The frequency of droughts has increased by nearly a third globally since 2000. A UN report states that 75% of the world could face drought by 2050, and 5.7 billion people could live in areas with water shortages for a month or more every year. Water scarcity due to climate change alone will necessitate a reduction in leakage.
London was chosen as our location of focus for our project, as it has one of the earliest piped water distribution systems in the world. With more than half of pipes in London over 100 years old and made of corrosion-prone cast iron. This makes London an ideal candidate for our proposed system as it represents a well-developed city where the water leak issues are already the most advanced.
The majority of R&D occurring within the UK’s potable water industry revolves around the detection and location of leaks even though this only accounts for 20% of the repair process’s cost. Most of this cost in repair is associated with the shutting down of busy travel routes. Our product's USP is its non-disruptive nature, meaning that the water companies can negate the need to pay expensive council charges associated with closing roads.
Our market potential diagram displays the market potential for our product in London and the market potential of our product in other countries within Europe.
Our proposed repair process has been described in the attached video and repair process diagram. As the robot travels through the network, it would make use of differential pressure sensors inbuilt into its skin, these pressure sensors will detect discrepancies in the water flow. Using these sensors in parallel with physics-based CFD ml models and Neuromorphic processing units the device would be able to detect exactly where the leak is without the need for visual data.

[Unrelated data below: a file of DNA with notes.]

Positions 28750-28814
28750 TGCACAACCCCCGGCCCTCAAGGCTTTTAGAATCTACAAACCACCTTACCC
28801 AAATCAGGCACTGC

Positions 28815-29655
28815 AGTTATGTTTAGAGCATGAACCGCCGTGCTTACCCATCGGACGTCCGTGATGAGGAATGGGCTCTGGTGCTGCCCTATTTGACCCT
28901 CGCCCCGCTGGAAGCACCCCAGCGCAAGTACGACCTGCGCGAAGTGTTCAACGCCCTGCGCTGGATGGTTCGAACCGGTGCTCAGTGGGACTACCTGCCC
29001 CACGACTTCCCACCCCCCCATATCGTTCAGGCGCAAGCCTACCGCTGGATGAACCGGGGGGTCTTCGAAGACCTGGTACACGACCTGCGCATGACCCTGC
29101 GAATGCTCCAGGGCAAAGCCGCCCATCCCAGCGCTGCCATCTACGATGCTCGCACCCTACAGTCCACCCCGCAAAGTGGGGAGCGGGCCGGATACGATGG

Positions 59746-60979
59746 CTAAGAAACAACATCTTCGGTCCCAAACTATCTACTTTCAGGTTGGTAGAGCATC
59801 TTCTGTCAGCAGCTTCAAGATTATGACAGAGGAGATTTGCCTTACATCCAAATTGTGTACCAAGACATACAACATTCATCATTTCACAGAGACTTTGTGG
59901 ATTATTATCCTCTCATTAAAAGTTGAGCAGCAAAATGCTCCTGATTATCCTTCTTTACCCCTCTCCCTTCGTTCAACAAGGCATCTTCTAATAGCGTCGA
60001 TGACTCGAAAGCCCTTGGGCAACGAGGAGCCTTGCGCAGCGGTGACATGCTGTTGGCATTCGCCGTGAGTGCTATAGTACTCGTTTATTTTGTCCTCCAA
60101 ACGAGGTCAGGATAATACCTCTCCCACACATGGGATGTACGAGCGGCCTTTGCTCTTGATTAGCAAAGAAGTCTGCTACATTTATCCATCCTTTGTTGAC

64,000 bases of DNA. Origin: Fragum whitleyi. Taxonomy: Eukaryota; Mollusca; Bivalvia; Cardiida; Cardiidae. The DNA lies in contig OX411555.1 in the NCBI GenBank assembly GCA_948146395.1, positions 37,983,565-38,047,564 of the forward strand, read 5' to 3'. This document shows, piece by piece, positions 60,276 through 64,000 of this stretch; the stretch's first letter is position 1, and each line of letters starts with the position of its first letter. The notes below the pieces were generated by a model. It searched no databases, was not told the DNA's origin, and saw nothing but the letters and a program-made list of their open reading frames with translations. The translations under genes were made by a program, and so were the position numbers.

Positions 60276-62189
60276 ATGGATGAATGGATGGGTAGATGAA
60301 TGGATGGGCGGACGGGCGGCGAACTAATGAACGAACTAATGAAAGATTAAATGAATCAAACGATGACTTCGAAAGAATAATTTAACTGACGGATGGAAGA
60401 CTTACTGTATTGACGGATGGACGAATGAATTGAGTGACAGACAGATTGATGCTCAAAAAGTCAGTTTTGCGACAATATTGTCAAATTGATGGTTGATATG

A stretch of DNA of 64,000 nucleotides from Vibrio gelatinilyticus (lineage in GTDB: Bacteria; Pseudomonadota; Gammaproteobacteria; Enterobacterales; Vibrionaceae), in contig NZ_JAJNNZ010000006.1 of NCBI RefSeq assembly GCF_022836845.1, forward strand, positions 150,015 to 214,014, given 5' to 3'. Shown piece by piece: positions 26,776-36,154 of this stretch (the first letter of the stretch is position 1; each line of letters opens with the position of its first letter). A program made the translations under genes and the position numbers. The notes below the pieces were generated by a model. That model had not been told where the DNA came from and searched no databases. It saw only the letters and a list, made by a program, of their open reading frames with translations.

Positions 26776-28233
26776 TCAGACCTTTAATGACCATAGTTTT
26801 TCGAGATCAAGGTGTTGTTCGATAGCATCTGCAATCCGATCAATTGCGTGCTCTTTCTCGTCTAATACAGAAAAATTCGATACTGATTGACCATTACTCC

Our anchoring relies upon soft robotics, utilizing silicone-immersed SMA’s to enact a retreating infill process as displayed in our Repair Application diagram. This allows for fast and controllable actuation without damaging the side walling of the pipes. Following alignment, the robot's secondary anchor begins to expand. Here the SMAs provide heat and pressure for thermally activated resins. This allows for a retreating infill method with cure times between 20 – 30 minutes. This keeps the repair process short minimizing the exposure time of the product to drinking water.
Investigation into the cost of setting up and running the system revealed that for the same leak repair budget that Thames Water currently expends, our proposition could increase fixes by approximately 4.2 times. Meaning, we would be able to catch up and keep pace with new occurring leaks within 8 years of implementation. By comparison, the current Thames Water approach would take around 51 years to reach this same stage. To do this, we would need to implement a fleet of approximately 642 robots. In this theoretical case, we would save Thames water 165 million pounds worth of lost water in the first year alone.